today, commander kevin bosse served under you, learned a lot and is very complimentary of their experience there. i know you will use that experience in what you need to do collectively and gaining the direct and directed navigating skills with all of our officers and crew members on board our ship. >> thank you very much, gentlemen. we now provide to ranking member joe courtney. >> i want to thank all the witnesses for your outstanding testimony here today. you know, i was thinking having -- you know, listened to the whole hearing about admiral moran's first visit to this congress back in january where again there was a lot of excitement over the structure assessment and increasing the size of the fleet and again i think our committee has gotten us off to a good start in terms of the ndaa, but your testimony
was let's remember first things first. we've got to, you know, focus on the existing fleet to make sure that, you know, during that time that it takes with the shipbuilding game, to get to the higher numbers, that we're still able to perform the missions of the navy, and i think again those words really reverber ate today in the discussions and incidents that we are talking about, focusing on what you told us to focus on is really critical to all the goals we're trying to achieve, which is to do what the navy does in terms of its missions, and also making sure it gets done safely. i guess mr. wilson asked the question about how do we get to that level of adequate readiness, and your comment about the fact that forward
deployed forces is the tough one here in terms of how do we achieve that. you said you had a pretty good vision, navy has a pretty good vision how to do it with ships that are based in the u.s., and mr. penn dell ton, your graph which showed the difference between training maintenance and deployment and planned schedules for home shows a stark difference and that adds to the level of difficulty, degree of difficulty in terms of trying to solve this problem. so in the meantime, the question which we have been talking about is who is the decision maker for the forward deployed forces while we're trying to figure this out. i know that's probably going to be part of the davidson study in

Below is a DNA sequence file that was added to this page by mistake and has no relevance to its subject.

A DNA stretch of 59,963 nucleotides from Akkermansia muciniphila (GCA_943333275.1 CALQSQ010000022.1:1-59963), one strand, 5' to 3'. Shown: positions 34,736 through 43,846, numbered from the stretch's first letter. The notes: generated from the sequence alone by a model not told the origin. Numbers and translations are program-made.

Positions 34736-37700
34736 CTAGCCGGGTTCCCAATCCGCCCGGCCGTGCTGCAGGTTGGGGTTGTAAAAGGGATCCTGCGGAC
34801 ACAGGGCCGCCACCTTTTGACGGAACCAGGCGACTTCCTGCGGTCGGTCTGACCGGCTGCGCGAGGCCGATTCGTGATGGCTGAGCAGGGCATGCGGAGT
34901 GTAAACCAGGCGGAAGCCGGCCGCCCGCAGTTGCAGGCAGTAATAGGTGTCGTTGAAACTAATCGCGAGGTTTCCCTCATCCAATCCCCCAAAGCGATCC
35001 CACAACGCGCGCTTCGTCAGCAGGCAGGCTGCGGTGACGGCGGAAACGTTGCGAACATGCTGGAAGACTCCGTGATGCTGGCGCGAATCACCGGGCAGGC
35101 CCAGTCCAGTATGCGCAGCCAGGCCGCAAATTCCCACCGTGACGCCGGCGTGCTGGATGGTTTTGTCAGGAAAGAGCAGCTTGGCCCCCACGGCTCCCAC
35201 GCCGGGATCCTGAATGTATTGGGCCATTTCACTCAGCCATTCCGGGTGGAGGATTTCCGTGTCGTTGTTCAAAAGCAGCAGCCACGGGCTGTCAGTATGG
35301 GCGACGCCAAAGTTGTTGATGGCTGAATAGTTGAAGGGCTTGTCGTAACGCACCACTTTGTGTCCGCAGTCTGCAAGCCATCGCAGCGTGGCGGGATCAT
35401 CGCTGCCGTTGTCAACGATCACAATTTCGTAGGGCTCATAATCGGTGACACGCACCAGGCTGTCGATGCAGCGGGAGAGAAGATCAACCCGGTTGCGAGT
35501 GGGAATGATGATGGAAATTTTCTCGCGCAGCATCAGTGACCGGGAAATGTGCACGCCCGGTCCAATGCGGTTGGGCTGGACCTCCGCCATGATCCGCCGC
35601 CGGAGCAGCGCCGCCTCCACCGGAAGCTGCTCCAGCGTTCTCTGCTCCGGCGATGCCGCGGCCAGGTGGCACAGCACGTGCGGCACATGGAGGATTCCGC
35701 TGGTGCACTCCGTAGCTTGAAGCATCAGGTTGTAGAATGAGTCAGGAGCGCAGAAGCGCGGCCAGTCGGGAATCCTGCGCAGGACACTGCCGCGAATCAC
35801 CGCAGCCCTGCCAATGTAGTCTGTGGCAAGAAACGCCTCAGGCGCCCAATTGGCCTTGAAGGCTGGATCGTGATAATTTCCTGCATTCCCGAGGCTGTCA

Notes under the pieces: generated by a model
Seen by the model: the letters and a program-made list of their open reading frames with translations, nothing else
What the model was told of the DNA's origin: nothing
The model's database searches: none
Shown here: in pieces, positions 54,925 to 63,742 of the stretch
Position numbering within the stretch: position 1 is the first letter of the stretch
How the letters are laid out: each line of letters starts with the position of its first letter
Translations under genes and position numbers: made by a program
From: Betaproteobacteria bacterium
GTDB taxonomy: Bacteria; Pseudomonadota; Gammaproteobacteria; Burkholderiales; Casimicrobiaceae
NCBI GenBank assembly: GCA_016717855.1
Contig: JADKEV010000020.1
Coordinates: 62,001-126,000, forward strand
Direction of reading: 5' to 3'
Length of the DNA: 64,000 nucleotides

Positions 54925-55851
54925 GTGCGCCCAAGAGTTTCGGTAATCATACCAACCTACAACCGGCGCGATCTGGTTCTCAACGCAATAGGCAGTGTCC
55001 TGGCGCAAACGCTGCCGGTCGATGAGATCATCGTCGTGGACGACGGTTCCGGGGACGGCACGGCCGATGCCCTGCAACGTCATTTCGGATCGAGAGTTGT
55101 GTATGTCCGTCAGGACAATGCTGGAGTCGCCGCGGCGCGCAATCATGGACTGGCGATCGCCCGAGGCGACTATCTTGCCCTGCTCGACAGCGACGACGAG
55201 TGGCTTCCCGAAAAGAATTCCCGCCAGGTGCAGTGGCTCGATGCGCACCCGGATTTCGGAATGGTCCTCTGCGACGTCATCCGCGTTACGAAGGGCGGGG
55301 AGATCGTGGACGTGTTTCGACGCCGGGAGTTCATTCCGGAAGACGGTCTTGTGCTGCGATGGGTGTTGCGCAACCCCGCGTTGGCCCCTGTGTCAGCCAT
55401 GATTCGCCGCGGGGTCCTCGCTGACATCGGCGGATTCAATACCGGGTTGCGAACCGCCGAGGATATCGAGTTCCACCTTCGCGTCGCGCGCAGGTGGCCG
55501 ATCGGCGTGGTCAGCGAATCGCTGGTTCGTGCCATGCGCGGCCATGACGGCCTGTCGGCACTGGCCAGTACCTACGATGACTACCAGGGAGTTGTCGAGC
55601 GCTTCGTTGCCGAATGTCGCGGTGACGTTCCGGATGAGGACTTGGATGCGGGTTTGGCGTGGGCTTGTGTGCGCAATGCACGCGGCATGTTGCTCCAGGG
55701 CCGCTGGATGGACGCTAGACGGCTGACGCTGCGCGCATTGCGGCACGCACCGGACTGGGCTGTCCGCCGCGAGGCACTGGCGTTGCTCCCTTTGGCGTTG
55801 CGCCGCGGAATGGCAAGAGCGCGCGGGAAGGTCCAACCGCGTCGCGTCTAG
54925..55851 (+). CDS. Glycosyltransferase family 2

terms of trying to get the lines of decision making clear, but one last time, you know, who decides for the forward deployed fleet in terms of men, training, equipment decisions and the final decision to, you know, send these ships to sea. is it the operational admiral or is it the forces commander? >> understandably, congressman, this is not simple. and i think when we talk about man, train and equip, many people are responsible for that. it works its way through the surface force, for example, you talk surface ships, obviously the carrier has components of aviation and so on and so forth, so there are many places and people that are responsible for adequately resourcing the
manning, training, equipping. the operational tempo, the operations and how often ships and what types of missions they're going on, how to prioritize the training that they do get or that they're required to get for those missions is clearly the local operational commanders in japan. the model that you reflect here on page six is a big navy discussion. the ceo and i and four star fleet commanders, is the model for what we asked them to do, going forward, do we need to make adjustments, that will be title 10, s-1 if you will responsibility to make course corrections based on the recommendations. in the interim period, admiral swift is going after this to make sure as we go through the review he's got a deeper understanding and will adjust where he needs to adjust to
lower the tension if you will between that off tempo and maintenance training aspects of what he is doing out in japan. >> i thought the answer to general thornberry, the navy made a tough call in terms of carrier deployments, it was driven by external forces that we had to set up a schedule and stick to it, and i think that answering the question that you just did and admiral davidson's report is going to help us sort of make sure that we are not biting off more than we can chew. i think kind of screams out from the report and gao, that's something we have to understand, 100 hours a week, deployment, there's got to be sort of a way